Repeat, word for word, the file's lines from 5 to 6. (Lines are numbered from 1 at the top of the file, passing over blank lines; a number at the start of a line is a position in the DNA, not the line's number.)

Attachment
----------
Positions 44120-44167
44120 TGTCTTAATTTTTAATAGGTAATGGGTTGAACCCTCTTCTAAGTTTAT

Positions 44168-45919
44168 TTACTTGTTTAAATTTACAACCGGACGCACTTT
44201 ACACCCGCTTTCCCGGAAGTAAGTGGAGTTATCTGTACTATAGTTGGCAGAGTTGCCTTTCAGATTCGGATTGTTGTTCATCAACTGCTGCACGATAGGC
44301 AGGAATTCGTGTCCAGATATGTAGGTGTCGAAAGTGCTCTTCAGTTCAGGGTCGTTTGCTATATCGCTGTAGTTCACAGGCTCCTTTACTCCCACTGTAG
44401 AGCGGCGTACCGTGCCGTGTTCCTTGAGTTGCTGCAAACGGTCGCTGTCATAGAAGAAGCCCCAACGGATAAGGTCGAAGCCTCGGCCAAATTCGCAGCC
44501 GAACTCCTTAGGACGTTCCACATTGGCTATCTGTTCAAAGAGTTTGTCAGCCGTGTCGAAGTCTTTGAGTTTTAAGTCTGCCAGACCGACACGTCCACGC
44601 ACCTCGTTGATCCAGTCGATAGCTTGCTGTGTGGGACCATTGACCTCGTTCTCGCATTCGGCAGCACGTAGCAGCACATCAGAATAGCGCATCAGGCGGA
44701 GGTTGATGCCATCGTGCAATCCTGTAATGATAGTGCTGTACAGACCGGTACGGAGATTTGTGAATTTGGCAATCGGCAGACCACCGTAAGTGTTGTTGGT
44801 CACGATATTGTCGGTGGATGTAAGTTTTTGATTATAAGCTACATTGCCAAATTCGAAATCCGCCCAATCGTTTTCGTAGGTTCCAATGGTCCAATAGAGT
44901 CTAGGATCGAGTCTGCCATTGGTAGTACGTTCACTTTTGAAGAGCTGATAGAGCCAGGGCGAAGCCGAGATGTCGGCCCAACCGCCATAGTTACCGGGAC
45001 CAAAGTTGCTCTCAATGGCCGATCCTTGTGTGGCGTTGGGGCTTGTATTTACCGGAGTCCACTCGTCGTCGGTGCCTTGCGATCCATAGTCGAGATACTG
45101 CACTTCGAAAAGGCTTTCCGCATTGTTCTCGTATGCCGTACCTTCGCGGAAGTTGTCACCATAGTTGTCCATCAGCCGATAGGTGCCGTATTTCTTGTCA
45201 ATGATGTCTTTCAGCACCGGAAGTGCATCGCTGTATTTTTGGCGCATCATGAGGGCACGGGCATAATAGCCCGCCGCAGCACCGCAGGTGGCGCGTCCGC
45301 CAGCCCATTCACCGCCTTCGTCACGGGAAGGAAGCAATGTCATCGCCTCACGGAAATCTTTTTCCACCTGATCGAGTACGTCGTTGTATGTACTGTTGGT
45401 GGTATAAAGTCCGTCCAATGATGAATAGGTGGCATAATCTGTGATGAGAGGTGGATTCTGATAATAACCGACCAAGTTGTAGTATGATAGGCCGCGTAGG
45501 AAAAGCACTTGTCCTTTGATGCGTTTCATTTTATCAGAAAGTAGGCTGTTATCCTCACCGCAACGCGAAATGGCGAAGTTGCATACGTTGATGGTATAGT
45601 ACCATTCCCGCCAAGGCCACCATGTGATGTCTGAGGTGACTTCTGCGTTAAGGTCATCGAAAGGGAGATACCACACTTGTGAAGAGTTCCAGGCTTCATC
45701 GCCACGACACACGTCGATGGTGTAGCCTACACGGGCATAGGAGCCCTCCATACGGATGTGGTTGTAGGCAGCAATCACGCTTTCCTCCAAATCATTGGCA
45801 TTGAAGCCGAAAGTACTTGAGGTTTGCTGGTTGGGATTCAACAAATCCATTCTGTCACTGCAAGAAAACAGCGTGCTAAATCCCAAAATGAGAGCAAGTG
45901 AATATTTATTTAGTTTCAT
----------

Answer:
44201 ACACCCGCTTTCCCGGAAGTAAGTGGAGTTATCTGTACTATAGTTGGCAGAGTTGCCTTTCAGATTCGGATTGTTGTTCATCAACTGCTGCACGATAGGC
44301 AGGAATTCGTGTCCAGATATGTAGGTGTCGAAAGTGCTCTTCAGTTCAGGGTCGTTTGCTATATCGCTGTAGTTCACAGGCTCCTTTACTCCCACTGTAG